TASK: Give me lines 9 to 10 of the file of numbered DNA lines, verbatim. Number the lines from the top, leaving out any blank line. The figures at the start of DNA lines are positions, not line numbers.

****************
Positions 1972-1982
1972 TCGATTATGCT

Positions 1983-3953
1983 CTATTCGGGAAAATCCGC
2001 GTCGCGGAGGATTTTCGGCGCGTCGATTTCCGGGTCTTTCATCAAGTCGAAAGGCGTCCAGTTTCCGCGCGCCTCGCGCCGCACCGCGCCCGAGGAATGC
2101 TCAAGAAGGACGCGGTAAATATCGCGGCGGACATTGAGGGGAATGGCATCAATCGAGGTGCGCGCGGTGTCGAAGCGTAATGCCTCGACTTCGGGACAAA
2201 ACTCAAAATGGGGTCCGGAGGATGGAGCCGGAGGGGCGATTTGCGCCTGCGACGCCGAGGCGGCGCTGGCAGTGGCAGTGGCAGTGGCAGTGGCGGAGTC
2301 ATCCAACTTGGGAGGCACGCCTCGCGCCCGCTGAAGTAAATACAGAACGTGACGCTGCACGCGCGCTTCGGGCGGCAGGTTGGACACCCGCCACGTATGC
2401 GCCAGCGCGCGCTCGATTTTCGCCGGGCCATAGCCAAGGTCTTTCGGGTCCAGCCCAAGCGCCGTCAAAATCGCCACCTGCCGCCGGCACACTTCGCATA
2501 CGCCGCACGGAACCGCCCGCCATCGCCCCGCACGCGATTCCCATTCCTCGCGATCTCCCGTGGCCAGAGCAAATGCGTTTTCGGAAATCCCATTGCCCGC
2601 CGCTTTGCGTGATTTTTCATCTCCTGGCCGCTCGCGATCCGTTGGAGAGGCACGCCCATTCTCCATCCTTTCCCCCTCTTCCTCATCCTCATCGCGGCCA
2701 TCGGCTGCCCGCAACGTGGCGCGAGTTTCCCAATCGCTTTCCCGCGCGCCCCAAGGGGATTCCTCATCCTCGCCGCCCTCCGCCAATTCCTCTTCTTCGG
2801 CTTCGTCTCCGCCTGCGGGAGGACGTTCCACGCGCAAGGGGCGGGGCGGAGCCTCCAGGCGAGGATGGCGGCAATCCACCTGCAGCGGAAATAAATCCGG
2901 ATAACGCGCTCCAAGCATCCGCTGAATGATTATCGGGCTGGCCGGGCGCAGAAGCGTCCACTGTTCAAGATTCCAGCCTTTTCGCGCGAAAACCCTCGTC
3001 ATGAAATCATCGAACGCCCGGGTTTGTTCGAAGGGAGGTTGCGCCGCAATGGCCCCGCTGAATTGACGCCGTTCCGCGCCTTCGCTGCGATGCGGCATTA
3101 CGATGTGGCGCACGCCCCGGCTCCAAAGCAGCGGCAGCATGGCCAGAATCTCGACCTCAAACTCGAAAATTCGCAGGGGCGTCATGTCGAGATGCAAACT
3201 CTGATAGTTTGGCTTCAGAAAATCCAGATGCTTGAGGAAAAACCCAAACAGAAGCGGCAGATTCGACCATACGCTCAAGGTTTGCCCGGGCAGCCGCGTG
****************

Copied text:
2401 GCCAGCGCGCGCTCGATTTTCGCCGGGCCATAGCCAAGGTCTTTCGGGTCCAGCCCAAGCGCCGTCAAAATCGCCACCTGCCGCCGGCACACTTCGCATA
2501 CGCCGCACGGAACCGCCCGCCATCGCCCCGCACGCGATTCCCATTCCTCGCGATCTCCCGTGGCCAGAGCAAATGCGTTTTCGGAAATCCCATTGCCCGC